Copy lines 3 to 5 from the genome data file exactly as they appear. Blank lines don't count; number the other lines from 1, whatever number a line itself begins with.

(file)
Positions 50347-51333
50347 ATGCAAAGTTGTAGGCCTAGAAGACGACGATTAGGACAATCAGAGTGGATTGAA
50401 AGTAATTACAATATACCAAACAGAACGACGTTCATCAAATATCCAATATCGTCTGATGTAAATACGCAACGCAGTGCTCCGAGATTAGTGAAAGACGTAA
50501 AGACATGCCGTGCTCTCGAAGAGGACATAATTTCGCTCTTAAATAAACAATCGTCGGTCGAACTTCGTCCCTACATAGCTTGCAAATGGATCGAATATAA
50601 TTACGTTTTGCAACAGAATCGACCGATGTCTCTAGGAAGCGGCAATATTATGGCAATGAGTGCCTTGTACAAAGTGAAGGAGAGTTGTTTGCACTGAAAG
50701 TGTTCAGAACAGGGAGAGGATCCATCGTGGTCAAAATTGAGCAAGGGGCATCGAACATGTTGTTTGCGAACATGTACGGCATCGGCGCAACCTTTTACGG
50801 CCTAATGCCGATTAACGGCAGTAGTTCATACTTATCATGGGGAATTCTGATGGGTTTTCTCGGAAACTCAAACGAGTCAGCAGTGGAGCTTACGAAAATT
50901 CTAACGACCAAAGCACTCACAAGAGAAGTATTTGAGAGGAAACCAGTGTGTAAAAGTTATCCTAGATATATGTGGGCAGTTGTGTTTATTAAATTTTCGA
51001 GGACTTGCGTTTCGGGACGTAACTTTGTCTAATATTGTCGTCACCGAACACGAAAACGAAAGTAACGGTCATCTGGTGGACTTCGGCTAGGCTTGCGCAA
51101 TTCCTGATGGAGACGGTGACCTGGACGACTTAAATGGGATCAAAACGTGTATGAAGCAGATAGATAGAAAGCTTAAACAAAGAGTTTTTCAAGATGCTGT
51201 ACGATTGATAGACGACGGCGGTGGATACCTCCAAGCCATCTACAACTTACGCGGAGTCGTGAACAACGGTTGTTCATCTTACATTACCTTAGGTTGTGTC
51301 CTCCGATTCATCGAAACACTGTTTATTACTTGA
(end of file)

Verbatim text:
50401 AGTAATTACAATATACCAAACAGAACGACGTTCATCAAATATCCAATATCGTCTGATGTAAATACGCAACGCAGTGCTCCGAGATTAGTGAAAGACGTAA
50501 AGACATGCCGTGCTCTCGAAGAGGACATAATTTCGCTCTTAAATAAACAATCGTCGGTCGAACTTCGTCCCTACATAGCTTGCAAATGGATCGAATATAA
50601 TTACGTTTTGCAACAGAATCGACCGATGTCTCTAGGAAGCGGCAATATTATGGCAATGAGTGCCTTGTACAAAGTGAAGGAGAGTTGTTTGCACTGAAAG